2. Dr. Koocher goes on to state that “Dr. Arrigo also conveniently ignores the fact that the task force’s report was reviewed, edited and approved by the completely independent APA Ethics Committee.”
Dr. Koocher is making the claim that whatever conflicts of interest might be evident in the PENS Task Force are somehow overridden by review of the “completely independent APA Ethics Committee.” But, in fact, the Chair of the PENS Task Force, Dr. Moorehead-Slaughter, was then Vice-chair of the Ethics Committee, and the PENS Task Force Report was actually written by Stephen Behnke, the Director of the APA Ethics Office. Dr. Behnke was designated one of two spokespeople for the Report. (The other was APA public relations director Rhea Farberman.) Other members were discouraged from speaking. As Dr. Moorehead-Slaughter wrote to the PENS listserv on July 7, 2005:
“[W]e agreed to let our Report speak for us, and that we would not share the substance of our discussions further than what the Report contains, I ask that we all refer any questions from the media concerning the Task Force to Steve and Rhea, even if we’re asked to speak off the record or “on background.“
Further, as Dr. Moorehead-Slaughter wrote on the listserv on June 25, 2007, the Ethics Committee, in reviewing the document, had an extremely narrow mandate:
“The Ethics Committee is reviewing the Report this afternoon, for the purpose of determining whether our twelve statements are “appropriate interpretations and applications” of the APA Ethics Code.”
3. Dr. Koocher asserts that “Because Dr. Levant could not attend the meeting, I (as 2006 President) represented him at the start of the meeting to help the group understand its charge and I was present for only the first six hours of the two day meeting… Such was the nature of my alleged ’strong controlling’ behavior.”
A reading of the PENS Listserv documentation shows, on the contrary, that Dr. Koocher was a dominant member of the PENS process from the very start of email communication, two months before the meeting, and he continued in this role to the very end. Here are examples of Dr. Koocher’s comments on the PENS listserv, one from six weeks before the meeting, and one from six weeks after:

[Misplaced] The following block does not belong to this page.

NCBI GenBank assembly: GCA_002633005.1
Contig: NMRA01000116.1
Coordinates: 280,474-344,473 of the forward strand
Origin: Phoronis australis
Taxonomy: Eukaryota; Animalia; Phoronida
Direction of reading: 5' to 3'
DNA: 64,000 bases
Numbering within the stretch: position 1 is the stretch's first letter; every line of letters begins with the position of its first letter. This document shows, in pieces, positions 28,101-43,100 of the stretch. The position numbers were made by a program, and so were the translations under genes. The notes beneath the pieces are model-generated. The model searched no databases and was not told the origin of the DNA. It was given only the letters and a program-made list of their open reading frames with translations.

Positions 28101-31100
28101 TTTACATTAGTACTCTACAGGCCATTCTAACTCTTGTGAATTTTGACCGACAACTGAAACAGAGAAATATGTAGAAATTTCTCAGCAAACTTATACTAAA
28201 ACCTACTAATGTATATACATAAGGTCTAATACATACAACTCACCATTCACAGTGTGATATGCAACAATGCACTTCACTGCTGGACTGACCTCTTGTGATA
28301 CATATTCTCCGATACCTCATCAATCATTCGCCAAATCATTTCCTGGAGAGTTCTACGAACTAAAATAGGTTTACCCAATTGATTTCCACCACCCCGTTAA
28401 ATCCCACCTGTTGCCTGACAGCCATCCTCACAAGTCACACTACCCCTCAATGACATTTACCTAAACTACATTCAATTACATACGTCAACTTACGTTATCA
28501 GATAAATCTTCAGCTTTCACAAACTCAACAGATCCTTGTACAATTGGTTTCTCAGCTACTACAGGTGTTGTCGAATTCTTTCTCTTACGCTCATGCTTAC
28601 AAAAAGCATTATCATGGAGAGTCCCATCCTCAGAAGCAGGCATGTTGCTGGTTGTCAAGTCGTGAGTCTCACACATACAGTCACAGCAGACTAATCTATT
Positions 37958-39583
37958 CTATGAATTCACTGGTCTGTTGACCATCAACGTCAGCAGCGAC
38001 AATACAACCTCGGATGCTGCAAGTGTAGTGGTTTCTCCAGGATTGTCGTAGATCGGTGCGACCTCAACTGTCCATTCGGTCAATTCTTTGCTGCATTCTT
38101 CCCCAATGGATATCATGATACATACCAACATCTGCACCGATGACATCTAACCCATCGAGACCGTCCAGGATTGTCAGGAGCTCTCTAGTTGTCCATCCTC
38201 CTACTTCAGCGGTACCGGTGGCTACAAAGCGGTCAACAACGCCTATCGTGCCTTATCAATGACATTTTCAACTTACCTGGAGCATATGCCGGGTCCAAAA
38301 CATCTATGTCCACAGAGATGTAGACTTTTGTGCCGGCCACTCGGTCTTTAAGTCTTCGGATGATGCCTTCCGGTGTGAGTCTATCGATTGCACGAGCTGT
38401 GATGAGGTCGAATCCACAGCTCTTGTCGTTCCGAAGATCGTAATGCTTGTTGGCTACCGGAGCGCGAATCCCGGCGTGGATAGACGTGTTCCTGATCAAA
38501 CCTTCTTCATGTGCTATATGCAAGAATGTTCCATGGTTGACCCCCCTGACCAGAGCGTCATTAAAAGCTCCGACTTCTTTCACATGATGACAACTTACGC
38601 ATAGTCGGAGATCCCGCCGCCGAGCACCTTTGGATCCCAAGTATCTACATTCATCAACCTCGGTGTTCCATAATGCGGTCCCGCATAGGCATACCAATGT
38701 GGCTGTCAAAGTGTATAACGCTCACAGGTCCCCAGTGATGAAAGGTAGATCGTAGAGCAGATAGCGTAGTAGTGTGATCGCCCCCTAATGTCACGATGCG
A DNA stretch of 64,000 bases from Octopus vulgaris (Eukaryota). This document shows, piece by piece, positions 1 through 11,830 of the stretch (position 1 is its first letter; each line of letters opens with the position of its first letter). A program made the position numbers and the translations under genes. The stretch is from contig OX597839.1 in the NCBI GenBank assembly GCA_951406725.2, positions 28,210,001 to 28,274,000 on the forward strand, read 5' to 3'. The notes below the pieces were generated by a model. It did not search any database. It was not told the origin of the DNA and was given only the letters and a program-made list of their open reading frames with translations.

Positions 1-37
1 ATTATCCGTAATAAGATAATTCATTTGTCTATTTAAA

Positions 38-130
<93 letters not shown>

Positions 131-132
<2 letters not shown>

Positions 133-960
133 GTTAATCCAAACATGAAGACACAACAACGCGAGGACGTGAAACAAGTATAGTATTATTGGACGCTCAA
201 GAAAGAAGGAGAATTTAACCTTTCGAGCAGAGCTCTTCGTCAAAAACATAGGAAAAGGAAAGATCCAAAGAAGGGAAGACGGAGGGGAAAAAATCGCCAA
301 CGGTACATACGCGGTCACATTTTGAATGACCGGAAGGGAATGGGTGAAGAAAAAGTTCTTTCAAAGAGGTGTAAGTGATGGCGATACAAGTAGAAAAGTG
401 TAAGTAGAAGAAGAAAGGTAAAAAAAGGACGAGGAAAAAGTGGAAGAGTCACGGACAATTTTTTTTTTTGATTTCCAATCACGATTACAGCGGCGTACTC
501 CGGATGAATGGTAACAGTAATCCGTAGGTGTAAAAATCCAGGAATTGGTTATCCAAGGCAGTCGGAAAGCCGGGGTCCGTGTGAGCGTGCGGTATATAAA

May 6, 2005: “In many of the circumstances we will discuss when we meet the psychologist’s role may bear on people who are not ‘clients’ in the traditional sense. Example, the psychologist employed by the CIA, Secret Service, FBI, etc., who helps formulate profiles for risk prevention, negotiation strategy, destabilization, etc., or the psychologist asked to assist interrogators in eliciting data or detecting dissimulation with the intent of preventing harm to many other people. In this case the client is the agency, government, and ultimately the people of the nation (at risk). The goal of such psychologists’ work will ultimately be the protection of others (i.e., innocents) by contributing to the incarceration, debilitation, or even death of the potential perpetrator, who will often remain unaware of the psychologists’ involvement.”
Dr. Levant, on the other hand, contributed only one post to the listserv, on January 16, 2006, six months after the Report was published, and three months after his visit to Guantánamo at the invitation of the Department of Defense. In this sole communication he asked Task Force member Mike Wessells to reconsider his resignation from the Task Force.
4. Dr. Koocher included in his letter the following allegation:
“During the introductions Dr. Arrigo disclosed that her father served as a military officer during the Korean War, he interrogated and tortured people, and he committed suicide. She has therefore made it her life’s mission to campaign against torture and interrogation.”
Here we will allow Dr. Arrigo to speak for herself (personal communication, September 7, 2007):
“Dr. Gerald Koocher’s assertions about my background and motivations do not connect with reality. My father is not a suicide but alive, at 93 years of age, in San Francisco, where I visited him during the APA Convention. He is proud of his military service, not ashamed. My research and peace work focus on moral voices and moral reasoning within the military and intelligence community, not, as he asserted, on torture victims.”